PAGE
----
It can be done in a cheaper way, which is without technology. They simply test the children once a year and the worst ones are moved to one class, the intermediate ones to another and so on. It is much cheaper and the most advantaged are together, dividing the classes by levels.

Another formula is structured pedagogy. We know that in poorer countries the teachers are little more educated than the children and many of them have no idea about pedagogy. These teachers say that lessons are often unplanned. We know that today, when we teach mathematics in one way, but 40% of teachers don't even introduce the concepts. There should be workshops to learn how to teach, for example, fractions. This helps teachers to be better. Malawi has come up with tablets for primary school pupils. So has Kenya. It's all based on randomised trials and we know they work. Of course tablets will be stolen, children will lose them or have them stolen, there will be power cuts. But we have already taken that into account because we are seeing the results of what has been achieved through these large-scale experiments. The costs are more limited and the benefits are the discounted future earnings. We anticipate that these guys will make ten thousand dollars more.

If we look at it for the 90% of children in the poorest part of the world, this would cost about $8 billion, but that well done is going to be more like $559 billion. So this part of the world will get better results. The good thing about this is that once people have worked on this study, we can say that every euro spent is going to bring sixty-five euros of social benefit. That's a great investment. That's what we should be doing as a civilisation. That's the advantage of this approach.

Regarding maternal and newborn health. Giving birth is very dangerous for most people in the poorest part of the world. Every year, 295,000 women die in childbirth and 2.3 million babies die in their first month of life. In some rich countries around 1800, 1% of women died in childbirth. It was like gambling with your life every time you were going to have a child. That has been greatly reduced since then. With the help of antibiotics it has been reduced to zero in rich countries. In Sri Lanka we also see that it has gone down a lot. But there are still many countries that have not yet reached those good statistics, even though the situation is improving. On infant mortality, one in five children used to die in the first month. Now, that figure has come down a lot, but we have not yet delivered on the promises we made.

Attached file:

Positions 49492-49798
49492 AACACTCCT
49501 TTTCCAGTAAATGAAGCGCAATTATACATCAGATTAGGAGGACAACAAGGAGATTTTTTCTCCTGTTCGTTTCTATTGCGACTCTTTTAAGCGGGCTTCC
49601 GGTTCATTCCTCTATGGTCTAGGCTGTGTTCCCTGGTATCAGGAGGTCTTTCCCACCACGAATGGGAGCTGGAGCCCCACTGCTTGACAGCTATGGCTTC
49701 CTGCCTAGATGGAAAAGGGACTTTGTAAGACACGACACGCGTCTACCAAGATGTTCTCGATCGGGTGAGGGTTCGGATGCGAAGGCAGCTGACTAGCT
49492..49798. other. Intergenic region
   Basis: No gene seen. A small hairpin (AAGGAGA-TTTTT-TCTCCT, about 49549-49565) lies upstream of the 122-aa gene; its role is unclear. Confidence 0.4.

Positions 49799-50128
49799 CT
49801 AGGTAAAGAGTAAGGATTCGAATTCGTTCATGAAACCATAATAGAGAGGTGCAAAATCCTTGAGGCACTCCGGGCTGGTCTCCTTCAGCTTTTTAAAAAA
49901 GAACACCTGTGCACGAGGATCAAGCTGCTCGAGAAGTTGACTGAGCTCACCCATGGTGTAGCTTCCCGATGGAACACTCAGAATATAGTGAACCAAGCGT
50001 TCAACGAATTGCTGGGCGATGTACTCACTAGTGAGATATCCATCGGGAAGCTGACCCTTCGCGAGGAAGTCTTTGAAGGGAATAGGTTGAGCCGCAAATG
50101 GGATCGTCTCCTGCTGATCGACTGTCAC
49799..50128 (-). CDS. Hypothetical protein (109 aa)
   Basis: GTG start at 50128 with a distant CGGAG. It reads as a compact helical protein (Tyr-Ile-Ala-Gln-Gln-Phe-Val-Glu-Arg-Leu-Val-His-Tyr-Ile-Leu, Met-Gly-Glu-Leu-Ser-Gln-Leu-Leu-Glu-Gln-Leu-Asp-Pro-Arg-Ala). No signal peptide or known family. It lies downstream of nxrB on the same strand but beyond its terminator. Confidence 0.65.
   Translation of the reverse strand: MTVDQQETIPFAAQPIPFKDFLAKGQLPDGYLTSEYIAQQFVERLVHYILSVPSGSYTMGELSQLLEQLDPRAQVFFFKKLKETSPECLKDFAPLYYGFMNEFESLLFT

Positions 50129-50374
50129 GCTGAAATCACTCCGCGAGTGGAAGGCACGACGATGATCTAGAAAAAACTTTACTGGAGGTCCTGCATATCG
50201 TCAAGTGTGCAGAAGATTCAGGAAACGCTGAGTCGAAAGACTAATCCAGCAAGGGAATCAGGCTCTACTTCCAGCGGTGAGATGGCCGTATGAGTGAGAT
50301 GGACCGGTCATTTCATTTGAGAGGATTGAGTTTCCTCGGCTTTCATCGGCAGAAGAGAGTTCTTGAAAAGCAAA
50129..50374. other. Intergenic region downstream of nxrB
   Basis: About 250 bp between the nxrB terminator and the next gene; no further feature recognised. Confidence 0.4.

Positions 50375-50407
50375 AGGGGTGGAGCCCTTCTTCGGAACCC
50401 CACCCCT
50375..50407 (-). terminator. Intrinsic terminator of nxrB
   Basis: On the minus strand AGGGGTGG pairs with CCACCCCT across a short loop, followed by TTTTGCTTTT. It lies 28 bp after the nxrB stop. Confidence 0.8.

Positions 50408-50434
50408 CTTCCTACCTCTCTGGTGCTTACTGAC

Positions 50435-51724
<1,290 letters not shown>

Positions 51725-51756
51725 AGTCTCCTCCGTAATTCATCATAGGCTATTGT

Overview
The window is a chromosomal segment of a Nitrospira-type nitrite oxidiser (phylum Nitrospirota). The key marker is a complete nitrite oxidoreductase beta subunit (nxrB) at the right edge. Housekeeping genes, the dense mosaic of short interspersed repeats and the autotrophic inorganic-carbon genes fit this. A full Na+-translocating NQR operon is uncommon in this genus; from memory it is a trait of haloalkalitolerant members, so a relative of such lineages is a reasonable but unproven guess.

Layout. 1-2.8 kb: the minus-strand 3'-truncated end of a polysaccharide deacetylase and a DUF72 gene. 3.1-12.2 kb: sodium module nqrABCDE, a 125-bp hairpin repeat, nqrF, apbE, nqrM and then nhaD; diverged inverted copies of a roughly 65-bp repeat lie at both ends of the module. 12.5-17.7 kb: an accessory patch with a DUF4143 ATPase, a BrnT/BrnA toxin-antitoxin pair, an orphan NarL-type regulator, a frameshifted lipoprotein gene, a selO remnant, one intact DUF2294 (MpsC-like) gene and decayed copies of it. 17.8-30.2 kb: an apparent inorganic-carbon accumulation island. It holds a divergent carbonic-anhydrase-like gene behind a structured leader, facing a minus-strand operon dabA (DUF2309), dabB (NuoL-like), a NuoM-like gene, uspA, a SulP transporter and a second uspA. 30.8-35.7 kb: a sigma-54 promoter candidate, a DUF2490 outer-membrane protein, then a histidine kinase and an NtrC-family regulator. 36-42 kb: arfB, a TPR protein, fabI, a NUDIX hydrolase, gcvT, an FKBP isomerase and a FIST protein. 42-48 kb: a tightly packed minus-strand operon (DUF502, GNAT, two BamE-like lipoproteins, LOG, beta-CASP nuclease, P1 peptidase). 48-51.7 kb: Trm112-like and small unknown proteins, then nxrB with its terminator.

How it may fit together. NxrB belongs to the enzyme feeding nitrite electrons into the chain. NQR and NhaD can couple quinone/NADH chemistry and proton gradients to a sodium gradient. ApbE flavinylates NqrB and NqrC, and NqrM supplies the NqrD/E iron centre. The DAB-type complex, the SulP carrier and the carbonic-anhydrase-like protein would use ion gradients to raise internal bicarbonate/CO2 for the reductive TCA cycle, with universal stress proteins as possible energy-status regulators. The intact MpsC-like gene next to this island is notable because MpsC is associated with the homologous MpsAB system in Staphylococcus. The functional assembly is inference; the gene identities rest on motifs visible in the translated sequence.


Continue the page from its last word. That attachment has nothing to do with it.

This is a big problem, but it can be solved very easily. We are working with the WHO and we have identified the most effective policies, the ones that are going to give us the best cost/benefit ratio, and these are basic emergency care, obstetric and neonatal care. And also family planning. This basic care includes many things, for example, women being in a clinic, having disinfectants. 20% of medical facilities around the world don't have disinfectants, which leads to more infections. Birth asphyxia is a very serious issue. More than 700,000 children a year die from it. One in five babies at birth is not breathing, so they have to be given oxygen so they can breathe. In rich countries we have very expensive and good instruments for this, but it can be done with a hand pump. It's as simple as that. But if we don't have this device, which only costs 65 dollars, the child can die. If it is used 25 times a year and you add the work of the health workers, it would cost five dollars to save a life. All institutions need to be better funded, have more workers, more disinfectant and more of these devices so that when women go to give birth, the babies can survive. Providing hospitals and clinics with everything they need would cost an extra $2.5 billion a year. Staff time is 2.1 billion and incentives are 200 million. This is the cost, not too much. The total annual cost would be five billion dollars, but the benefits would be to save 166,000 mothers, which is a value of 32 billion. It would also save 1.2 million children, which is worth $482 billion and there would be a demographic dividend of $41 billion, which means the economy grows faster. The total benefits would be $559 billion and the cost/benefit ratio would be 114. In other words, every euro spent would give us 114 euros of social benefit.